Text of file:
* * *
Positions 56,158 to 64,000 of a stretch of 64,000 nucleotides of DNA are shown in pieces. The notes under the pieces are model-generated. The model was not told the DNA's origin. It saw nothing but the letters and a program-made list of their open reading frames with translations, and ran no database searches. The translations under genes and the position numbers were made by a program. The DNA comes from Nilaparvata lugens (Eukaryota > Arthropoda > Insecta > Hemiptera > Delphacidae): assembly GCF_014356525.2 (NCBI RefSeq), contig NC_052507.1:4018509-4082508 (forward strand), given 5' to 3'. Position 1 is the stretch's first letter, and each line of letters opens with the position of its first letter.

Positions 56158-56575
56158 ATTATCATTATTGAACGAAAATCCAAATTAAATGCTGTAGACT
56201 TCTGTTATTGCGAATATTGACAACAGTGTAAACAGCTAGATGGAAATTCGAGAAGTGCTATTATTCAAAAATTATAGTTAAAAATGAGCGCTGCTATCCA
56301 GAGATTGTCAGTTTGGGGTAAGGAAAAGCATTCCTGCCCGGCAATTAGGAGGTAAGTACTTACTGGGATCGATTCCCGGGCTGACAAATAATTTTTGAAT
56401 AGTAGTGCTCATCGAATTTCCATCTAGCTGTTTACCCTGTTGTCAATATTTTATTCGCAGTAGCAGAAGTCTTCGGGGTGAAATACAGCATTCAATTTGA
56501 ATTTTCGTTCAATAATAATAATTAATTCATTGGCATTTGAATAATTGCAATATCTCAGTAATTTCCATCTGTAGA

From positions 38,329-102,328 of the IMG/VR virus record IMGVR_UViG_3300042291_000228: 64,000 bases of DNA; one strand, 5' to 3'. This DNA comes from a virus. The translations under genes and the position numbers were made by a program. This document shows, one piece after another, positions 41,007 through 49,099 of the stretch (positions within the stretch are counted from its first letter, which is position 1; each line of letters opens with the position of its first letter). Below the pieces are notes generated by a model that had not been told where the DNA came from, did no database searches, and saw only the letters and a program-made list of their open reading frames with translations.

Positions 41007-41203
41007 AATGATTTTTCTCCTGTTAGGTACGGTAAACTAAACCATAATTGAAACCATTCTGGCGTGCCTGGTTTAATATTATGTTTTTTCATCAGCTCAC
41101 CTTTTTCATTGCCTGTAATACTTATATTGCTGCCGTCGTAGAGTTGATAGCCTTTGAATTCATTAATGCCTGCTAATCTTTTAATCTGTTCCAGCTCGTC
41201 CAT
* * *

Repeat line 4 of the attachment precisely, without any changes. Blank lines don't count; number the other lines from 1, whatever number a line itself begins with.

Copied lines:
56201 TCTGTTATTGCGAATATTGACAACAGTGTAAACAGCTAGATGGAAATTCGAGAAGTGCTATTATTCAAAAATTATAGTTAAAAATGAGCGCTGCTATCCA